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Interpretations of the term ‘disaster’

Article reviewing Enrico Quarantelli's paper on the different ways in which disasters are described.
Definition of word disaster
© Coventry University. CC BY-NC 4.0
American sociologist Enrico Quarantelli, considered to be one of the fathers of the academic study of disaster, evaluates a range of conceptual views or ways of defining ‘disaster’ in his seminal 1985 paper.
He reviewed existing literature from the 1930s onwards and identified seven variations in the way disasters were conceived or described. The first three focused on the trigger or threat, while the rest focused on the impact.
  1. A natural or human-induced agent or process, specifically its antecedent conditions – such as the geophysical process that leads to an earthquake; or the physical and chemical process that leads to an industrial explosion.
  2. The impacts of the physical or human-induced agent – the shaking of the ground resulting from the earthquake or the pollution and fire resulting from the explosion.
  3. Assessment above a threshold – specifically relating to the magnitude of the physical agent, ie, the magnitude of the earthquake was large at magnitude 8.7 but also the intensity of resulting damage could be classified as ‘disastrous’.
  4. Social disruptions resulting from physical agents – a disaster in terms of damage to property, casualties significant enough to disrupt social life, ie, severe disruption and damage irrespective of the magnitude of the causal agent.
  5. Actual or perceived crises that emerge from social constructs (that may or may not involve a physical agent) – Quarantelli identifies similar social responses to both actual and inaccurately perceived threats have occurred. So a disaster requires a collective type of social response.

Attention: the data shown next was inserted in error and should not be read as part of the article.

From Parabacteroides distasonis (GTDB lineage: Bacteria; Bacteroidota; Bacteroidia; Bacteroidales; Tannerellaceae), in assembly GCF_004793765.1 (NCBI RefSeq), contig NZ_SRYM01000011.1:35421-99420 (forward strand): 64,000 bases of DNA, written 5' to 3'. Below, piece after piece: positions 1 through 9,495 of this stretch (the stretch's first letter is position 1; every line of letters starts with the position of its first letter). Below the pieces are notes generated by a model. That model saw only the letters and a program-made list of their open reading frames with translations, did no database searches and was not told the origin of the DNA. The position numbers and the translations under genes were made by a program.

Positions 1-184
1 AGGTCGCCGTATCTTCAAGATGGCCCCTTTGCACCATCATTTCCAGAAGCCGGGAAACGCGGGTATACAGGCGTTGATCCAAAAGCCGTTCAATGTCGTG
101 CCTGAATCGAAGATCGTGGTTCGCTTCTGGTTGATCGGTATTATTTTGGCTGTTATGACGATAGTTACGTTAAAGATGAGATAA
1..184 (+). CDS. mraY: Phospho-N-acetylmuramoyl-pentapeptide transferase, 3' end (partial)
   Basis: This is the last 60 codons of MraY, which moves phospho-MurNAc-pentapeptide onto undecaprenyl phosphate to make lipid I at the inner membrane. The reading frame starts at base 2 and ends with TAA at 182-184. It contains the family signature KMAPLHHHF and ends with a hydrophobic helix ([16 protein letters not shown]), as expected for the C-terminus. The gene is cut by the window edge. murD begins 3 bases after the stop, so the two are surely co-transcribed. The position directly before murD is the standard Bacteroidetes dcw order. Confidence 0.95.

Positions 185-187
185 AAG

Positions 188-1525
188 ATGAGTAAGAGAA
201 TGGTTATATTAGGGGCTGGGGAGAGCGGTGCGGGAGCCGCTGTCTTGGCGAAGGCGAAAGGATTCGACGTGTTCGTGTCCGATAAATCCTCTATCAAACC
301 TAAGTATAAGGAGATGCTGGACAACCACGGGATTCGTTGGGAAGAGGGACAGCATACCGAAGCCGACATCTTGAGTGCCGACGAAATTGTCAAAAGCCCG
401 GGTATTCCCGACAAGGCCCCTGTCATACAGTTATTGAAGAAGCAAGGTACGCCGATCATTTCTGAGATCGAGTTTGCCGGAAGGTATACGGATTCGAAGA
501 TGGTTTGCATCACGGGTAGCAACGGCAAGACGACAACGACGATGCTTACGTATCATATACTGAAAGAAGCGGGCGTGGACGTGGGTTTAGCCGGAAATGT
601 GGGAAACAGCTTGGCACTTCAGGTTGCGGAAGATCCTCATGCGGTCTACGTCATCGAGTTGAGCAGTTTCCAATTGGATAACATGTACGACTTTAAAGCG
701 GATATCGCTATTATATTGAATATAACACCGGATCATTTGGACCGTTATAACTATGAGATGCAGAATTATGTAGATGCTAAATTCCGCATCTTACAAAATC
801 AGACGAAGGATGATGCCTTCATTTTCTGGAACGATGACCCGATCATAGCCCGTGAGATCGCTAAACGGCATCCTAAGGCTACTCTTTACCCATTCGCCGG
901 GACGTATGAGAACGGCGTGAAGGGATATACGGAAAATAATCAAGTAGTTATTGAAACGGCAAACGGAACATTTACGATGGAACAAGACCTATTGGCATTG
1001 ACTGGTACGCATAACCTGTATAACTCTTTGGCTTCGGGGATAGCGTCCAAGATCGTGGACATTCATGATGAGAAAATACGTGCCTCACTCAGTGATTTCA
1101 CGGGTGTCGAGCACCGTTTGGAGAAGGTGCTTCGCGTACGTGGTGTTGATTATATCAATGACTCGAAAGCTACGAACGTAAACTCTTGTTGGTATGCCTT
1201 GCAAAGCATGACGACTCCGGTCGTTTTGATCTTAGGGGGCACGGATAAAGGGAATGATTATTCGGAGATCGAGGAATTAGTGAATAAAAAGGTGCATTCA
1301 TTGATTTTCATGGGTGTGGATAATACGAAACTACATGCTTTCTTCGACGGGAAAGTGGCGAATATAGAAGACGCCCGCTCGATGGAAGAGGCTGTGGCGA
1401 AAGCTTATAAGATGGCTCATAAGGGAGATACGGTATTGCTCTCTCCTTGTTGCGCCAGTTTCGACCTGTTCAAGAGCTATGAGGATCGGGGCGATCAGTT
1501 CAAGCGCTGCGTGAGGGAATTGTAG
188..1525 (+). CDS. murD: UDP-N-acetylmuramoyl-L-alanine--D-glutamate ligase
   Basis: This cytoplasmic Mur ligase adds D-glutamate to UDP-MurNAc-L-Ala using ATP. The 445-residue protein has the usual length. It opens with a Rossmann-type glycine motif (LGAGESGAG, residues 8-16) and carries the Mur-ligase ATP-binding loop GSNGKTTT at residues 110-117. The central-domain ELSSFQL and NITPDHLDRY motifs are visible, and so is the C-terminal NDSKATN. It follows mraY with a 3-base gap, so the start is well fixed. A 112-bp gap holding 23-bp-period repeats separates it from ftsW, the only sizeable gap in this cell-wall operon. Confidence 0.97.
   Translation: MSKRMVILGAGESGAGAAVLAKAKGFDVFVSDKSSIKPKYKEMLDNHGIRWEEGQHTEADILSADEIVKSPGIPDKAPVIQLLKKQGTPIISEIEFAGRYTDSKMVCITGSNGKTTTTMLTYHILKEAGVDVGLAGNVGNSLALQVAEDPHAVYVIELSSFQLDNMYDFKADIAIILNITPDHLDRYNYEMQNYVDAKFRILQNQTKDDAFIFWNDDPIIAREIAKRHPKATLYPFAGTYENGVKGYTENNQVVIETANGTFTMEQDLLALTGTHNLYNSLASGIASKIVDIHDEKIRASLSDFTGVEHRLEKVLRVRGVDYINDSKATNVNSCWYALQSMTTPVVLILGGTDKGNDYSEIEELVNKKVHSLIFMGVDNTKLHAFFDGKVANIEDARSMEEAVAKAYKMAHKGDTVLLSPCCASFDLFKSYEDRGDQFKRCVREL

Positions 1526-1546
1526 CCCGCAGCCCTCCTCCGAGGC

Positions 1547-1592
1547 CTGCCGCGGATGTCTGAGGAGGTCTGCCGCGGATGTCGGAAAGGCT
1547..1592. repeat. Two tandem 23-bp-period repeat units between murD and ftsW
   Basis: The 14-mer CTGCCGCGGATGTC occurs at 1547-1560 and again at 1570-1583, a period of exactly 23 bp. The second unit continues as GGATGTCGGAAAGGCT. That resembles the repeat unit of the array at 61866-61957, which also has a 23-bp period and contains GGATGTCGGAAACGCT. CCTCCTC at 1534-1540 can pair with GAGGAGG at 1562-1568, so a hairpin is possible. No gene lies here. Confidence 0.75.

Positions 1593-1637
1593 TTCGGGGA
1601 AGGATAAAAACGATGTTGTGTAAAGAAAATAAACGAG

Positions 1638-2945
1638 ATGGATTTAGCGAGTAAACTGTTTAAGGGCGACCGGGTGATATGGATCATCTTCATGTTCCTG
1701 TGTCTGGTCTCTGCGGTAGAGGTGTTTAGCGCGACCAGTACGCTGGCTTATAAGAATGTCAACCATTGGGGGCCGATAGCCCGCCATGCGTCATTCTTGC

6. Disasters as political definitions of crisis situations – an extension of point five, a disaster results in particular types of political decision-making and response. In the simplest sense the political ‘declaration’ of a disaster, but also the failure to declare, resulting in a poor or protracted response.
  7. Disaster as an imbalance in the demand capability ratio – ie beyond the capacity of those involved to cope.
(Quarentelli 1985)

Your task

Read pages 1 to 12 of Quarentelli’s paper:
Quarantelli, E.L. (1985) What is Disaster? The Need for Clarification in Definition and Conceptualization in Research [online] available from http://udspace.udel.edu/bitstream/handle/19716/1119/ART177.pdf?sequence=6&isAllowed=y [10 December 2019]
Take a moment to return to the introductory video at the beginning of the course.
Which of Quarantelli’s disaster perspectives can you apply to the views given by each interviewee? What about your own view?
Quarantelli’s paper was published nearly 35 years ago, has our view of disaster evolved in this time?

References

Quarantelli, E.L. (1985) What is Disaster? The Need for Clarification in Definition and Conceptualization in Research [online] available from http://udspace.udel.edu/bitstream/handle/19716/1119/ART177.pdf?sequence=6&isAllowed=y [10 December 2019]
© Coventry University. CC BY-NC 4.0
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Disaster Risk Reduction: An Introduction

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